Polls

DesJarlais v. Tracy
Poll Scott DesJarlais Jim TracyUndecidedMargin of ErrorSample Size
Right Way Marketing
June 5-6, 2014
44.72%20.42%29.62%+/-N/A1,337
Note: The polls above may not reflect all polls that have been conducted. Those displayed are a random sampling chosen by Ballotpedia staff. If you would like to nominate another poll for inclusion in the table, send an email to editor@ballotpedia.org

Media

Scott DesJarlais


Scott DesJarlais' July 2014 ad, "The Choice."

Jim Tracy


Jim Tracy, "Signature."

Jim Tracy, "Bankrupt."

Jim Tracy, "Oath."

Jim Tracy, "DesJarlais Abortion Scandal."

Steve Lane


Steve Lane, "Join Me."

Endorsements

Scott DesJarlais

DesJarlais has been endorsed by the following organizations:

  • The National Rifle Association[38]

Jim Tracy

Tracy was endorsed by the following people and organizations:

Campaign contributions

Scott DesJarlais

Candidates for Congress are required to file up to seven main reports with the Federal Election Commission during the 2014 elections season. Below are DesJarlais' reports.[41]

Scott DesJarlais (2014) Campaign Finance Reports
ReportDate FiledBeginning BalanceTotal Contributions
for Reporting Period
ExpendituresCash on Hand
April Quarterly[42]April 15, 2013$9,336.73$113,531.90$(35,441.74)$87,426.89
July Quarterly[43]July 17, 2013$87,426.89$39,187.93$(38,253.40)$88,361.42
October Quarterly[44]October 15, 2013$88,361.42$113,249.00$(31,559.63)$170,050.79
Year-End[45]January 31, 2014$170,050$17,580$(33,155)$154,474
April Quarterly[46]April 15, 2014$154,474.98$76,102.00$(32,220.16)$198,356.82
Running totals
$359,650.83$(170,629.93)

Lenda Sherrell

Candidates for Congress are required to file up to seven main reports with the Federal Election Commission during the 2014 elections season. Below are Sherrell's reports.[47]

Lenda Sherrell (2014) Campaign Finance Reports
ReportDate FiledBeginning BalanceTotal Contributions
for Reporting Period
ExpendituresCash on Hand
April Quarterly[48]April 15, 2014$0$276,569.91$(176,380.35)$100,189.56
Running totals
$276,569.91$(176,380.35)

Jim Tracy

Candidates for Congress are required to file up to seven main reports with the Federal Election Commission during the 2014 election season. Below are Tracy's reports.[49]

Jim Tracy (2014) Campaign Finance Reports
ReportDate FiledBeginning BalanceTotal Contributions
for Reporting Period
ExpendituresCash on Hand
April Quarterly[50]April 18, 2013$0.00$436,485.00$(32,483.26)$404,001.74
July Quarterly[51]July 15, 2013$404,001.74$303,443.00$(51,243.21)$656,201.53
October Quarterly[52]October 11, 2013$656,201.53$181,721.79$(70,118.89)$767,804.43
Year-End[53]January 31, 2014$767,804$153,834$(76,951)$844,688
April Quarterly[54]April 16, 2014$844,688.26$172,061.00$(103,188.23)$913,561.03
Running totals
$1,247,544.79$(333,984.59)

Steve Lane

Candidates for Congress are required to file up to seven main reports with the Federal Election Commission during the 2014 elections season. Below are Lane's reports.

Steve Lane (2014) Campaign Finance Reports
ReportDate FiledBeginning BalanceTotal Contributions
for Reporting Period
ExpendituresCash on Hand
Year-End[55]January 31, 2014$0$10,170$(7,937)$2,232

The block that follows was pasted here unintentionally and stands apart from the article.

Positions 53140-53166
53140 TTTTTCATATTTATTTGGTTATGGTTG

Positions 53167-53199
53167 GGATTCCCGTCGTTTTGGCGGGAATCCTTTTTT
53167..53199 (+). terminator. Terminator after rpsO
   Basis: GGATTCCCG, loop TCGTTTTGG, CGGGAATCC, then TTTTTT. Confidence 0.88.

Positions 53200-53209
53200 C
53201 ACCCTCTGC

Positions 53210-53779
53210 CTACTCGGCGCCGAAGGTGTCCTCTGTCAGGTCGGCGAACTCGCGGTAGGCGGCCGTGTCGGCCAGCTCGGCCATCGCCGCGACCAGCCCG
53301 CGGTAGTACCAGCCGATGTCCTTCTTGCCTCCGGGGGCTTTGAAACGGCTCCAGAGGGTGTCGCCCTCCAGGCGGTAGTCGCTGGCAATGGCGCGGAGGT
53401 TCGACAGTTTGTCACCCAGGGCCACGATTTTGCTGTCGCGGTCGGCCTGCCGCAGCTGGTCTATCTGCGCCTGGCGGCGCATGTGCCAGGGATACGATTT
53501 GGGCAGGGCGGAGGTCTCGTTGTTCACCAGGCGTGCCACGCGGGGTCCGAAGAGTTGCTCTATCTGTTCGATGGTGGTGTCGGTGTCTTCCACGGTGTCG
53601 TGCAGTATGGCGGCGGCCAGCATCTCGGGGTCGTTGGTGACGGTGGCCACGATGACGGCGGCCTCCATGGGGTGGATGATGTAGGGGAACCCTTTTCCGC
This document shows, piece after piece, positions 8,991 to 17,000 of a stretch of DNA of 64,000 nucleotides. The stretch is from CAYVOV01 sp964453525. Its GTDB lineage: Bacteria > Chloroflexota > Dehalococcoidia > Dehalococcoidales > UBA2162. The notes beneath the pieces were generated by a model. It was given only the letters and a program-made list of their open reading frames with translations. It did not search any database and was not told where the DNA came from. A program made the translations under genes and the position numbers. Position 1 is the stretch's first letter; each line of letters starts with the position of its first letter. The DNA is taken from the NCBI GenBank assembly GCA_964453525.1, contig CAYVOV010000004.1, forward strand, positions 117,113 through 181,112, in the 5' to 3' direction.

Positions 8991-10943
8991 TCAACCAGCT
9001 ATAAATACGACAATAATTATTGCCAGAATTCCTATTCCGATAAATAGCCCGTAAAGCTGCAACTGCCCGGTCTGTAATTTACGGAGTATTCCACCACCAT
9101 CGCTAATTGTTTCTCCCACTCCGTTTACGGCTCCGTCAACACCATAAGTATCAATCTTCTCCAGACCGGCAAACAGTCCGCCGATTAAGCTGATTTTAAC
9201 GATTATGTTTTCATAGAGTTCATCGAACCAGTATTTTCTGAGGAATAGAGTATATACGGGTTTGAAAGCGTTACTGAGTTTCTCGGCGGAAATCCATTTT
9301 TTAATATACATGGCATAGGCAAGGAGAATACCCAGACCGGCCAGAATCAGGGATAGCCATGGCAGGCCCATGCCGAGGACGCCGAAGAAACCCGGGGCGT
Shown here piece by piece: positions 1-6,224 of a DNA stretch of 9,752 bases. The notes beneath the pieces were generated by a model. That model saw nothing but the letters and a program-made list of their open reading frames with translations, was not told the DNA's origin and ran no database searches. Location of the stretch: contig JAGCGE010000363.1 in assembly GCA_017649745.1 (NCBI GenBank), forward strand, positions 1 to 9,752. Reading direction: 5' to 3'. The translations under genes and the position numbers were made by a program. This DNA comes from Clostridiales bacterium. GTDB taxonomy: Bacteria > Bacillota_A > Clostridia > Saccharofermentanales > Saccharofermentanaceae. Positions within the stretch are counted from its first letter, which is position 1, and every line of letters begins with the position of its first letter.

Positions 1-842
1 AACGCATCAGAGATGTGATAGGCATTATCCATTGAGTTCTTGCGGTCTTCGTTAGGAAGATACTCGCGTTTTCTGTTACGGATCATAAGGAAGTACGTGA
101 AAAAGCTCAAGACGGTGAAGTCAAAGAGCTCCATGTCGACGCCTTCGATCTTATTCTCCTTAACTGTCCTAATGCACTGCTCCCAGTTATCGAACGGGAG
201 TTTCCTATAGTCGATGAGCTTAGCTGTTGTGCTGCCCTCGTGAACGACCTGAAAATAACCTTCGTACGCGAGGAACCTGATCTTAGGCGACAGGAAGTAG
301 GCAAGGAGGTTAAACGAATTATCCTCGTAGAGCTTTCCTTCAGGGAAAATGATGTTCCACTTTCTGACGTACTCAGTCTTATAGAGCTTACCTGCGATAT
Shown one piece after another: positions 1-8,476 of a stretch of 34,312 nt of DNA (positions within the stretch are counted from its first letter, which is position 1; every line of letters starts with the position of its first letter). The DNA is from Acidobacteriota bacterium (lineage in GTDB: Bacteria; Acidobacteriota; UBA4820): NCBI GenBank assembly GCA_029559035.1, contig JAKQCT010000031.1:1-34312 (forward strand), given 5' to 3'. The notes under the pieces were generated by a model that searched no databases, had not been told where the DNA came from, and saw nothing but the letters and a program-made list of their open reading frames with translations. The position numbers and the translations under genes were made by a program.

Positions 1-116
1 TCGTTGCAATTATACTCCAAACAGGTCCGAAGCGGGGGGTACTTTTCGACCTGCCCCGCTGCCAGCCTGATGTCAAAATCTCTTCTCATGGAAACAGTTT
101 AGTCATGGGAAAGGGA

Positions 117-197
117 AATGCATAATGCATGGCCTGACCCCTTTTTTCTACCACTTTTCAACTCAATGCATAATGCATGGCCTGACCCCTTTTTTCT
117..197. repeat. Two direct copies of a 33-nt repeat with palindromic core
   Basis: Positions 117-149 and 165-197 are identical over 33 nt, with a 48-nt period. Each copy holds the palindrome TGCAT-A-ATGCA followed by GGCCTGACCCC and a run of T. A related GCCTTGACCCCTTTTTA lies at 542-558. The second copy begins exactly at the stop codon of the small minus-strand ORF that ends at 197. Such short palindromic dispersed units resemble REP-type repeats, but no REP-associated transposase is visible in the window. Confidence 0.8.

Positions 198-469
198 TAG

April Quarterly[56]April 15, 2014$2,232.37$17,235.99$(6,379.66)$13,088.70
Running totals
$27,405.99$(14,316.66)

Yomi Faparusi

Candidates for Congress are required to file reports with the Federal Election Commission during the 2014 elections season. Below are Faparusi's reports.

Yomi Faparusi (2014) Campaign Finance Reports
ReportDate FiledBeginning BalanceTotal Contributions
for Reporting Period
ExpendituresCash on Hand
October Quarterly[57]October 14, 2013$663$8,680$(4,896)$4,446
Year-End[58]January 30, 2014$4,446$7,442$(11,834)$53
April Quarterly[59]April 15, 2014$53.49$19,588.96$(19,272.54)$369.91
Running totals
$35,710.96$(36,002.54)

District history

Candidate ballot accecss
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2012

The 4th Congressional District of Tennessee held an election for the U.S. House of Representatives on November 6, 2012. Incumbent Scott DesJarlais won re-election in the district.[60]

U.S. House, Tennessee District 4 General Election, 2012
Party Candidate Vote % Votes
     Democratic Eric Stewart 44.2% 102,022
     Republican Green check mark transparent.pngScott DesJarlais Incumbent 55.8% 128,568
Total Votes 230,590
Source: Tennessee Secretary of State "Official Election Results, 2012 General Election"

2010

On November 2, 2010, Scott DesJarlais won election to the United States House. He defeated Lincoln Davis (D) in the general election.[61]

U.S. House, Tennessee District 4 General Election, 2010
Party Candidate Vote % Votes
     Republican Green check mark transparent.pngScott DesJarlais 59.7% 103,969
     Democratic Lincoln Davis 40.3% 70,254
Total Votes 174,223

See also

External links

References

  1. Cook Political Report, "2014 HOUSE RACE RATINGS FOR AUGUST 1, 2014," accessed August 4, 2014
  2. Sabato's Crystal Ball, "2014 House Races," accessed August 4, 2014
  3. 3.0 3.1 3.2 3.3 3.4 The Tennessean, "Scott DesJarlais, Jim Tracy in nail-biter," accessed August 8, 2014
  4. 4.0 4.1 PBS.org, "Tenn. primary challenger concedes to Rep. DesJarlais, despite 38-vote margin," accessed August 25, 2014
  5. Tennessean.com, "Jim Tracy concedes GOP primary to Scott DesJarlais," accessed August 25, 2014